But for more than 20 years, almost no one was taking care of the land itself. That is where the Friends of Eastern Cemetery come in.

Changing fate

While interning for public radio station WFPL in 2013, Laura Valentine met Andy Harpole, a citizen concerned about the state of the cemetery. After an interview at his home, and participation in one of the cemetery’s weekly cleanup days, Valentine discovered she was just too passionate about the project to objectively write a story about it.

“The more the plot thickens, the more you realize you’re a part of it,” Valentine said. “That’s kind of how it happens for a lot of us: you get involved, you keep coming out every week… I was just going to be an independent journalist, but I realized that I’m kind of a part of this now. I thought I could put it on hold and finish the story, but I think I knew from the beginning that this was going to be my thing.”

Valentine has since been instrumental in recruiting volunteers for the project.

“We have the best, strongest, most passionate volunteer base I have ever had the pleasure of working with,” she said.

Standing upright

Friends of Eastern Cemetery find headstones that have fallen over or been knocked over intentionally. When they do, they make an effort to set them upright again, using techniques a monument conservation specialist taught to them. First, they must dig out the entire headstone.

“Sometimes you’ll be digging, trying to right a headstone, and you’ll dig up parts of another headstone … We ask, ‘Who does this belong to? Where does it go?’ so we put them in a pile with the other broken headstones,” said Valentine. “We know we want to do a memorial to all of the people buried there who don’t have a headstone, but we’re not sure how we’re gonna do it yet.”

“I try to come out when I can. It’s not every week, but I do it when I can,” graduate public history major Matt Holdzkom said, while righting a headstone at a volunteer day in early October. “I’ve done a lot of this, trying to level stones. They selected this corner of the cemetery to try to straighten up all the stones so it looks nice.”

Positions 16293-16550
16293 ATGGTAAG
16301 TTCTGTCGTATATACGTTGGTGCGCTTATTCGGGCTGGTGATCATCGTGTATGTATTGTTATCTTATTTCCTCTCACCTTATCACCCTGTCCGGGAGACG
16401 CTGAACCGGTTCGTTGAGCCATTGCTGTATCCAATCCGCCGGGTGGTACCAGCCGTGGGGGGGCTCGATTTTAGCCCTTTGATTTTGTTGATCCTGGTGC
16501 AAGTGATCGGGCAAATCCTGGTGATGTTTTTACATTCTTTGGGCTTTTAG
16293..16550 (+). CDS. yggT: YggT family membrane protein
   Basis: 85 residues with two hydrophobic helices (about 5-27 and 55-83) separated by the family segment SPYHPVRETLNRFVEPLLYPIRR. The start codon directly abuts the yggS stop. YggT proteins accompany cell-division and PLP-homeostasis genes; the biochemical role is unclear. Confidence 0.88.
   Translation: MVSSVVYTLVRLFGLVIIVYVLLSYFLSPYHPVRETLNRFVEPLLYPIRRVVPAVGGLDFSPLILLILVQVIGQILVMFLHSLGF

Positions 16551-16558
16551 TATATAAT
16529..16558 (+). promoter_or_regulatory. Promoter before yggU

Holdzkom said he got involved after meeting Valentine at the Kentucky Science Center. The fact that he already knew someone who was working on the project made volunteering seem less intimidating.

“I heard about the cemetery and I thought it was a such shame the city was ignoring it, so I just do what I can,” he said.

Making their names known

Sociology major James El-Mallakh typically does edgework with a weedwhacker at the cemetery.

“Cemeteries are a part of our cultural past,” he said, “and the care with which we treat the dead is uniquely human. Helping to restore Eastern Cemetery shows we care about that past and that aspect of ourselves.”

Valentine was also instrumental in bringing El-Mallakh into the fold:

“Valentine is the hardest worker there,” he said “She really takes everything into her own hands and she’s super passionate about the project. When she told me about it, I told her I’d come and help out. I’ve been coming back ever since.”

Olivia Maison-McIntosh is a psychology and marketing double major. She isn’t able to help as much since school started, but when she can, she clears away brush and uses a cleaning agent called D-2 on gravestones, which helps to whiten them while preserving the integrity of the limestone.

“I read an article in the LEO about a year ago, and I passed the volunteer sign about a week after one of my friends (died) over the summer, so it was a good distraction to volunteer and clear my head,” she said. “Even if we can’t make it perfect … The very least we can do is make it beautiful and make their names known again.”